Nine employers in 10 (89%) that have a dress code in place take steps to ensure that their policy does not discriminate against workers on the grounds of religion or belief.
This is according to the XpertHR dress code survey, which also found that 57% of organisations ensure that there is no reference in their policies to the banning of items that could have a religious association.
|Danielle Ingham, employment lawyer at Pinsent Masons, says employers who impose dress restrictions on employees need to be clear about the business reasons for doing so.|
In 2010, Christian British Airways (BA) worker Nadia Eweida, who was not allowed to wear a visible crucifix at work, lost her discrimination case against the airline at the Court of Appeal.
BA put Eweida on unpaid leave from her job as a check-in worker at Heathrow in 2006 after she had refused to conceal her cross under her uniform. She claimed that the suspension had discriminated against her, as employees of other religions were allowed to wear faith symbols.
The airline changed its dress code in 2007 to allow workers to display religious symbols and Eweida returned to work.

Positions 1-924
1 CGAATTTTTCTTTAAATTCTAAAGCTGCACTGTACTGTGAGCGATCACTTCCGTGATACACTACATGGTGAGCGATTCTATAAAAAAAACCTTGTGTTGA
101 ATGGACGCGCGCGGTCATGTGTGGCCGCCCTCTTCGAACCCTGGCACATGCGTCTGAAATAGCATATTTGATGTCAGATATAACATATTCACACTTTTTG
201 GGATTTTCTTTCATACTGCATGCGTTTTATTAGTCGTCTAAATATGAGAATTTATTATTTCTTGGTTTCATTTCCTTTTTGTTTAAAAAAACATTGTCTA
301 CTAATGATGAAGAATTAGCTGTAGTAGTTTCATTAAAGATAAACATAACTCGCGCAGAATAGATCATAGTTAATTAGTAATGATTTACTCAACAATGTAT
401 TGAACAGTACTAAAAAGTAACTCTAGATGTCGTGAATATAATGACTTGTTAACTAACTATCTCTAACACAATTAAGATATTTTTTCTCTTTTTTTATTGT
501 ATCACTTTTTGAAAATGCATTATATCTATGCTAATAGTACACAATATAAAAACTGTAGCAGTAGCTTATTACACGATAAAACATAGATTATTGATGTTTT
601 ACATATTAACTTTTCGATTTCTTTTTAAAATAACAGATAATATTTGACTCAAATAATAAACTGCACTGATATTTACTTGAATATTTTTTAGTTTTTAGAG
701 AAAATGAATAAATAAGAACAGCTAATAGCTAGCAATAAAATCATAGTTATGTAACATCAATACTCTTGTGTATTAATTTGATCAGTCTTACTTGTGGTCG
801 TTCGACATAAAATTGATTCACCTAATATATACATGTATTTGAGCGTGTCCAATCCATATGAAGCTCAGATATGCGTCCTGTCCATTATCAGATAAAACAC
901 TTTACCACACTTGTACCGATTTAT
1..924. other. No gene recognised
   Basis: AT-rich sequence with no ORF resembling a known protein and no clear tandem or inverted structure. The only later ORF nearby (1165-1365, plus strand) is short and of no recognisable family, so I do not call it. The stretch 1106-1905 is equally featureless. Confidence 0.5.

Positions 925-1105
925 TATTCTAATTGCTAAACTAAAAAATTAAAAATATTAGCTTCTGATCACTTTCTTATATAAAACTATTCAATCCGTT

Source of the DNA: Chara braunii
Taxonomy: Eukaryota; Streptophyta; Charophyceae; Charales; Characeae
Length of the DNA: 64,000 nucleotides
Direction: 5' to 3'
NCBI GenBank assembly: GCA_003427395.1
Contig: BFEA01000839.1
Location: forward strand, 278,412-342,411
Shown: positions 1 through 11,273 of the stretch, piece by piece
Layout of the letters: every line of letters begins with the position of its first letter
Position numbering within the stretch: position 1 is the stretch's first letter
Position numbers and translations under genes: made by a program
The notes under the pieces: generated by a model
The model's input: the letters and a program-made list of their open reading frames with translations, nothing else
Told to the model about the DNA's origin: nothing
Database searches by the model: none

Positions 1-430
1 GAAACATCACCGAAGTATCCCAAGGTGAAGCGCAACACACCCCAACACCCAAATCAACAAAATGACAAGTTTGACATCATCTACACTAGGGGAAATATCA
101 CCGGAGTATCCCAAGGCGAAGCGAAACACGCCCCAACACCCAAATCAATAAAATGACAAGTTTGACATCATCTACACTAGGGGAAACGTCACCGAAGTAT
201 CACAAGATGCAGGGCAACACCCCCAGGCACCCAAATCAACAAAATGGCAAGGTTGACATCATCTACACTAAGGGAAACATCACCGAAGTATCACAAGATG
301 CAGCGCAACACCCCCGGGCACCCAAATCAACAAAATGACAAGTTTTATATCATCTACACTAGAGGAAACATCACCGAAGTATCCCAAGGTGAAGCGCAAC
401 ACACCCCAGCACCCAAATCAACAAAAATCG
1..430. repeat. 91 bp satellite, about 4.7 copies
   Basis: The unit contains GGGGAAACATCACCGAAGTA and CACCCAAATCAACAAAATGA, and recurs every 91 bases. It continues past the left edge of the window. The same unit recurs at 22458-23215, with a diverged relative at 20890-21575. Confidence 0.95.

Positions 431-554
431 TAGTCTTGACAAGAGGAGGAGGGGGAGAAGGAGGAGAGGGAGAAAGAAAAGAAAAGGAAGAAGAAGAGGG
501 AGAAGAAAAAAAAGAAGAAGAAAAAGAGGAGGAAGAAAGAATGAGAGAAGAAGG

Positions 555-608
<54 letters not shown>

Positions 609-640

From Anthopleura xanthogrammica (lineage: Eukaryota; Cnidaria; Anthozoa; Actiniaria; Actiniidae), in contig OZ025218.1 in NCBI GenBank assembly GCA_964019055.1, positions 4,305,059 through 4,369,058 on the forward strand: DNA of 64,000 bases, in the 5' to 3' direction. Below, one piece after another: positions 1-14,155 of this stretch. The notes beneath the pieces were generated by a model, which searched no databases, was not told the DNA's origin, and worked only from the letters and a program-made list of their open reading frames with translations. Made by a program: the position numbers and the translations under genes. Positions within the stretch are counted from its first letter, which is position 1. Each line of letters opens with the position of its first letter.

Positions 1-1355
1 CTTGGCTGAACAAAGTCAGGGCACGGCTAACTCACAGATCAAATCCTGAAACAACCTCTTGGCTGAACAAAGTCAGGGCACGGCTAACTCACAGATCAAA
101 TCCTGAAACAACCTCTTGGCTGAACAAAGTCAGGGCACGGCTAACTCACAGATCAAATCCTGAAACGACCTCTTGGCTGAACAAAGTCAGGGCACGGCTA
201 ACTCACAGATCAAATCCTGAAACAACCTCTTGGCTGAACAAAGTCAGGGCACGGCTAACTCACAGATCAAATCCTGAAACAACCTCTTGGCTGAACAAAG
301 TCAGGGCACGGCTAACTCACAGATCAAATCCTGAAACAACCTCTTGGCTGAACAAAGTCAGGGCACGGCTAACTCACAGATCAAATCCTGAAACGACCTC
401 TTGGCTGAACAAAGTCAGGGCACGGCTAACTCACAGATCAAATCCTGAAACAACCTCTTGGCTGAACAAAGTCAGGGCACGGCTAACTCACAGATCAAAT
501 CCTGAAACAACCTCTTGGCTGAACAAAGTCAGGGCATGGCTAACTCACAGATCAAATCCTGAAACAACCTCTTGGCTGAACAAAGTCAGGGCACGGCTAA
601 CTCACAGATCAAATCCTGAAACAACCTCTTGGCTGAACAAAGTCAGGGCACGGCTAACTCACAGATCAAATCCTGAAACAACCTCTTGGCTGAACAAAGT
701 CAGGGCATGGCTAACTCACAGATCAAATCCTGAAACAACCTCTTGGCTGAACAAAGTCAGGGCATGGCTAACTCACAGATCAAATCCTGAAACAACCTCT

In order to avoid religious discrimination, many employers opt for a flexible approach to dress codes. Of the 269 dress codes included in the research, one-third are flexible policies that allow for requirements relating to religion or belief.
Nearly one-third of employers also saw fit to consult with employees on their dress codes and one-fifth consulted with legal experts.
Charlotte Wolff, author of the report, commented: “Although only a minority of employers do so, it is helpful to consult with employees or their representatives when drawing up a dress code to get an indication of any potential issues.”
She added that dress and appearance requirements should be set out as broadly as possible to allow flexibility for employees with particular cultural or religious beliefs.
XpertHR provides a good practice guide on religion and belief for employers.